06/28/2015: Marine Unmanned Aerial Vehicle Squadron 2 showcases its flight operations during routine training at Marine Corps Air Station Cherry Point, N.C., May 30, 2015.
Credit: Marine Corps Air Station Cherry Point:6/25/15
UASs were used in a land operation with many years of infrastructure put into place, and this infrastructure – wide ranging, expensive and significant – is hardly going to be waiting for an expeditionary insertion force.
And the con-ops learned in Afghanistan clearly are a problem as well.
As one squadron member put it:
“The UAS controllers were more part of the intelligence system in Afghanistan than of the Marine Corps.
They were an asset which plugged into the intelligence gathering system, and did not operate as we do more generally with air assets in the USMC.
Normally, the airborne assets work with the ground element and share the intelligence picture in an operational context.
This was the norm in Afghanistan: an external asset managed by the intelligence system rather than organic integration with the MAGTF.
As the operations officer put it bluntly: “We are trying to burn down the whole UAV structure which the Marine Corps created in Afghanistan and shaping a new approach, one in which it is integrated within MAGTF operations.”
According to the Marines interviewed, the intelligence community views UAVs as “their assets” because that is how the system evolved in Afghanistan.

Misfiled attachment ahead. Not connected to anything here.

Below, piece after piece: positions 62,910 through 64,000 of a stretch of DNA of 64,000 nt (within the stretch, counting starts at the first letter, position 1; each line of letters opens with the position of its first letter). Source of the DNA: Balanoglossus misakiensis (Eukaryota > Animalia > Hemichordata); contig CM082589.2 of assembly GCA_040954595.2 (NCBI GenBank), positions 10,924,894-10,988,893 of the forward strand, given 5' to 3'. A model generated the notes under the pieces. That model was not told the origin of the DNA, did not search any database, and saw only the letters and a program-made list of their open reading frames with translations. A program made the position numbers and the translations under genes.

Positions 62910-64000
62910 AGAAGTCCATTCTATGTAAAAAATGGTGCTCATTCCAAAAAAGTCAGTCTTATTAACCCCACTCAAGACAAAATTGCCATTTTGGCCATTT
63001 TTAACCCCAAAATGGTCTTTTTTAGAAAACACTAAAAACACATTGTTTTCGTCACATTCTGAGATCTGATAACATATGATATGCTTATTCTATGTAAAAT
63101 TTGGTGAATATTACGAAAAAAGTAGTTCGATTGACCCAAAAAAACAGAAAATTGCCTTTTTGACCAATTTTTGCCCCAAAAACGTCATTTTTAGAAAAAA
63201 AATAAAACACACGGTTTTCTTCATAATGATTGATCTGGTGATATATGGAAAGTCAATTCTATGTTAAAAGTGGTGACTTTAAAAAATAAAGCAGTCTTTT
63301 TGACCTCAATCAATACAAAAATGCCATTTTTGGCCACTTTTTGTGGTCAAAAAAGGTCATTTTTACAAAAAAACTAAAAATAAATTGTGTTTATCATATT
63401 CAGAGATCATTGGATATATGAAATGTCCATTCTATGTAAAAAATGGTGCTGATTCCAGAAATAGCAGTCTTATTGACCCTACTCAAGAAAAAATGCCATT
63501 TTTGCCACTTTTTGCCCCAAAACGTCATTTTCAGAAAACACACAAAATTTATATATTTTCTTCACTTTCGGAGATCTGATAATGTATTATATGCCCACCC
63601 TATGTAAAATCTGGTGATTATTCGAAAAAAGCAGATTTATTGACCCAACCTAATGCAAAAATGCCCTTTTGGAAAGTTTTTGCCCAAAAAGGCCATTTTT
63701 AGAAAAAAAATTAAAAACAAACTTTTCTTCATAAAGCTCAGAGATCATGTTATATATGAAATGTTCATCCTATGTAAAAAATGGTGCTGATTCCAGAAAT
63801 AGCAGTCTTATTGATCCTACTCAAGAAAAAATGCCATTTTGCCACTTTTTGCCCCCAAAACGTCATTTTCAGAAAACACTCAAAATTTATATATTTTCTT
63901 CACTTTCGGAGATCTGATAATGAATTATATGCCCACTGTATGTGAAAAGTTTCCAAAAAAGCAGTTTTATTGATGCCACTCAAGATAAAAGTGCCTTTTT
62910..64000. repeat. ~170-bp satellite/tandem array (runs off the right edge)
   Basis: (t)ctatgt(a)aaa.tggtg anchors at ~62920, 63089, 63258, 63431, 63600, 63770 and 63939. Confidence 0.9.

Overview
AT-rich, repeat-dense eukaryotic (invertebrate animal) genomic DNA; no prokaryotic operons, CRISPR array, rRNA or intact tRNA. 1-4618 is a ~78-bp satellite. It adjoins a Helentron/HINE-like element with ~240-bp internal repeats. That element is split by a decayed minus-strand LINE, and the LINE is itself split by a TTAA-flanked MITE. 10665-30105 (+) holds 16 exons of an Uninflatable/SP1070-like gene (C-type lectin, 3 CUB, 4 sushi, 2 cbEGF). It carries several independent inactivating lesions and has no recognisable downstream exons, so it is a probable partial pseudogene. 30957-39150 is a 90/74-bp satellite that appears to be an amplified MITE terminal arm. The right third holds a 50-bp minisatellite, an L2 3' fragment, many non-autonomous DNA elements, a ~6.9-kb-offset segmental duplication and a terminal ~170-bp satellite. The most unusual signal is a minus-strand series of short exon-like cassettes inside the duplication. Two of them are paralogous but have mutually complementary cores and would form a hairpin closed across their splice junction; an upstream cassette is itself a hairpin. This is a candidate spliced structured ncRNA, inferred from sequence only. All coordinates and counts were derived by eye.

“UAV operations personnel would basically check in with the air officer who would then pass them over to intel and they would then work together.”
Rather than having UAVs as part of the fire support system, they became assets which were part of observation and evaluation and the authorization of fires was handled separately.
“This became a loop rather than a straight line which is where we would like it be when we operate as a MAGTF.”
The separation of Marine Corps UAV assets was the norm rather than the exception.
“When I would fly in Afghanistan, I might look down and see a Shadow or Scan Eagle below me, but I never once coordinated with these assts.
I had no idea what they were looking at.
I just knew that they were below me,” noted the Operations Officer.
Lt General David A. Deptula, who in his last active duty position oversaw the planning, policy, and development of Air Force UAVs, and grew that force by over 500 percent in the Air Force, agreed with the Marine officers interviewed about the need for integration.
“One of the biggest advantages of remotely piloted aircraft is that they allow for the condensation of the ‘find, fix, and finish’ kill chain onto one platform.
To capitalize on this capability these aircraft need to be integrated into the entire combat enterprise, not just one piece of it.”
That is exactly what the next phase of UAVs involve in the Marine Corps—the integration of these systems within the Air Combat Element (ACE) of the MAGTF.